4 Words to Calm Down Your Office Drama Queens (and Kings)
This article originally appeared on Forbes by Mark Murphy, Founder of Leadership IQ
The Drama Queens (and Kings) at your office need to be the center of attention. They’re provocative, emotional and reactive. And they are highly skilled at getting everyone around them worked-up, frazzled and emotional (that’s how they stay at the center of attention).
So you’re going to manage them by doing the opposite (i.e. you’re going to be calm, cool and Factual).
Now, before I can teach you exactly what to say to those Drama Queens/Kings, I need to explain a little more about how to be Factual.
There are basically three lenses through which we see the world: Facts, Interpretations and Reactions. Facts are observable and objective reality (they could be videotaped and measured and transcribed). If you hear a rustling in the bushes outside your window, it’s just a pattern of sound waves that could be recorded. It’s not necessarily a monster coming to eat you or some squirrels running around, it’s just a noise.
But, the human brain doesn’t like to be so dispassionate about that noise; our brains like to “interpret” that factual thing. So an Interpretation is when we take that Fact and give it some extra meaning. If you just watched a horror movie, that rustling in the bushes probably gets interpreted as a scary alien clown coming to eat your brain. If you’re a bird watcher, that rustling could be a red-tailed swallow finch (or whatever).
The final lens is Reaction. This is where we have an emotional response to our Interpretation. If I interpret the noise as a brain-eating clown, my reaction is fear. If it’s a rare bird, I get excited.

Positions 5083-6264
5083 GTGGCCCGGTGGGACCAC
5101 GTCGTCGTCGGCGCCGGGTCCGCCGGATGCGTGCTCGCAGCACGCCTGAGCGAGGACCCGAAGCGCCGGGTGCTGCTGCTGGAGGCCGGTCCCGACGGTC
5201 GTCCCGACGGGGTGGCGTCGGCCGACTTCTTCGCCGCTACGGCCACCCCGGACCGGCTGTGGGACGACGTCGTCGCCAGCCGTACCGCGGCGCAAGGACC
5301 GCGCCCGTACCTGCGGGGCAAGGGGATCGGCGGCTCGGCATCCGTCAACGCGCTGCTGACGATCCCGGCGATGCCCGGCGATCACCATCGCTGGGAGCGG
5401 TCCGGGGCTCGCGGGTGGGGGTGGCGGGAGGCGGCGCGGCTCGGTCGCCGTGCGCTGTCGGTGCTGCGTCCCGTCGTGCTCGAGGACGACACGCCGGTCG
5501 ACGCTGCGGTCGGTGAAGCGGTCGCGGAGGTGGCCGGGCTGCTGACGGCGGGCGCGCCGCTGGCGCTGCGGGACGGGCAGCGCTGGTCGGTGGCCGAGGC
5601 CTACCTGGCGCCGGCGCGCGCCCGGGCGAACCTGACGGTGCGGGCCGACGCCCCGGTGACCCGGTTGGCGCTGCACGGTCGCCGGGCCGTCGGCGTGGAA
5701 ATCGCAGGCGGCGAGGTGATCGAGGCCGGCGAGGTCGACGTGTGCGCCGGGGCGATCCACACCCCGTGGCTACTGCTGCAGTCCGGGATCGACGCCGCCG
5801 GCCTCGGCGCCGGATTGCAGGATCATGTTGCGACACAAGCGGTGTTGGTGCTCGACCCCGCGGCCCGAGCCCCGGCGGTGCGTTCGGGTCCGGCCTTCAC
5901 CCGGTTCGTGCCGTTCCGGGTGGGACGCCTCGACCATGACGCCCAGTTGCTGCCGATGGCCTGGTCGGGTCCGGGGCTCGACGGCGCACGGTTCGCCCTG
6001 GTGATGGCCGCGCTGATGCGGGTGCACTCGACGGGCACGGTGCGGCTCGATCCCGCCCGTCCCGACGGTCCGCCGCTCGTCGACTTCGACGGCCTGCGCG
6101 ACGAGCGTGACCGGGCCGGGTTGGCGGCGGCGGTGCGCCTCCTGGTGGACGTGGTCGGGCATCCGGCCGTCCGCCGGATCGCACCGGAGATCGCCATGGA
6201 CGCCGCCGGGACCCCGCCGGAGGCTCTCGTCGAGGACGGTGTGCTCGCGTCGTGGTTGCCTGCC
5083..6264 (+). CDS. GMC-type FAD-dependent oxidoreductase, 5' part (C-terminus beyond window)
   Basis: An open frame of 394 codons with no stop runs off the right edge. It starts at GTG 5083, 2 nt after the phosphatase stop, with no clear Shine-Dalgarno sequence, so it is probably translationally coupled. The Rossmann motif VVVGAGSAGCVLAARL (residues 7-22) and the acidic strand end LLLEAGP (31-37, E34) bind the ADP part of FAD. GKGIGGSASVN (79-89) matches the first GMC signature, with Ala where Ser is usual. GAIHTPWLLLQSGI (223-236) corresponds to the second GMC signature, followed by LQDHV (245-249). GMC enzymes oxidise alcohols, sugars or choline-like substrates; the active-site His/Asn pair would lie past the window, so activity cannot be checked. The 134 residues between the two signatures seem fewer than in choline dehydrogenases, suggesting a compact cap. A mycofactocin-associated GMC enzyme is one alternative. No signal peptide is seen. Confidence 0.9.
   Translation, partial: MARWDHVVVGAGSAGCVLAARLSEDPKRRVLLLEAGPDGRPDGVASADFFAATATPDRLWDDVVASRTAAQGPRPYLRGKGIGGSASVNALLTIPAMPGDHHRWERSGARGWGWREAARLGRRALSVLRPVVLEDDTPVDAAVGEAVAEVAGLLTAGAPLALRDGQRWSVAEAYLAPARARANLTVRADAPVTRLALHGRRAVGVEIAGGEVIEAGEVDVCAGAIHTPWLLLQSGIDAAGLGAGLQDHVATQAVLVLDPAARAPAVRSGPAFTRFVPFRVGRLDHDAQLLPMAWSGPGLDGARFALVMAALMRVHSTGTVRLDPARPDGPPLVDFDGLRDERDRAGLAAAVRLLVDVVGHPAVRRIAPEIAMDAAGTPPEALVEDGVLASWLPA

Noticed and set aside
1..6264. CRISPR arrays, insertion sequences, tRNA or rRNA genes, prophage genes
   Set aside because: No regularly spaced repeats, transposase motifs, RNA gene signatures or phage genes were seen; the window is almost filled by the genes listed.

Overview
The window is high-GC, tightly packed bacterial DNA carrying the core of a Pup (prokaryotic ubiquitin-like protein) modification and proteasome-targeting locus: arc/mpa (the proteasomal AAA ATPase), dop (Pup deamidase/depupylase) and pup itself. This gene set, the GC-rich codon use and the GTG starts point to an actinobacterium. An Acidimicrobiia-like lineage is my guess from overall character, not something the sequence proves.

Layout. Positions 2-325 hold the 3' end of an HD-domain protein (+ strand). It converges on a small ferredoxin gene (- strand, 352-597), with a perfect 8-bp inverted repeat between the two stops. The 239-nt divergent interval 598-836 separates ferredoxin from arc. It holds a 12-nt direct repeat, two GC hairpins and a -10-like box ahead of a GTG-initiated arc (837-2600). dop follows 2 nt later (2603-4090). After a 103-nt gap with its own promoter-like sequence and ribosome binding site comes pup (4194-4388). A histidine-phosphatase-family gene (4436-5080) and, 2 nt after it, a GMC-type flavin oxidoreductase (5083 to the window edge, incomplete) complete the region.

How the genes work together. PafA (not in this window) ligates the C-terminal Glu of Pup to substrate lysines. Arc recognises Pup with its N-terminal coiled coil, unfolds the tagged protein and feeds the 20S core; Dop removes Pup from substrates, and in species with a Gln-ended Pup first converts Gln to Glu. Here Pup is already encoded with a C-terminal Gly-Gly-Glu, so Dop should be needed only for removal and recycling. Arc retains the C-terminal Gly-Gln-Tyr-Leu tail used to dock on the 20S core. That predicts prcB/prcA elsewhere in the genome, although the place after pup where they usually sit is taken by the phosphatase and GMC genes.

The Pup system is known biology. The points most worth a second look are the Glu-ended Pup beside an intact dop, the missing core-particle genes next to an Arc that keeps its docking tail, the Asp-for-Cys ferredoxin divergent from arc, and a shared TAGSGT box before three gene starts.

So just remember: we observe a Fact, we make an Interpretation about it, and then we have an emotional Reaction.
Now here’s why you need to know all this: Drama Queens/Kings want you to live in the world of Reactions (they love emotions, especially when they’re intense and scary). And they get you worked-up and emotional by distorting your Interpretations. So this means that your solution is going to be focusing on Facts. (And specifically, you’ll be using a tool called Redirection to push them back to Facts).
Here’s an example…
Imagine the Drama Queen/King comes into your office because there was a leak in the roof. So they dramatically say “You know you don’t know what it was like. It was horrible there was a torrent of water and all of a sudden everything was coming through. I thought I was going to die it was unbelievable. We should evacuate the whole building and everybody should know. It should be condemned…”
Now, that’s a lot of Reaction and Interpretation. So we’re going to redirect the conversation and say something like “I hear you feel frightened by this but I need to know what the facts were. Tell me about the facts of what happened.”
They’ll probably resist you and say “Oh it was just awful. I mean you can’t even imagine it was just it was so scary.”
So you repeat yourself and say “Listen, I hear you feel frightened by this, but right now, I need to know what the facts were.” Of course, there is a limit as to how many times you repeat yourself, so you can set a limit like “I’ve only got 5-minutes, so just give me the Facts.”
So your 4 words are very simple: Just the Facts please. If you get sucked into Interpretations and Reactions, you’re sunk. But if you stay with Facts, you’ll find that Drama Queens/Kings start to become a lot less dramatic (because they know they can’t manipulate you).
Mark is the author of five books, including the New York Times bestseller “Hundred Percenters: Challenge Your People to Give It Their All and They’ll Give You Even More.” And his prior book, “Hiring for Attitude,” was chosen as a top business book by CNBC.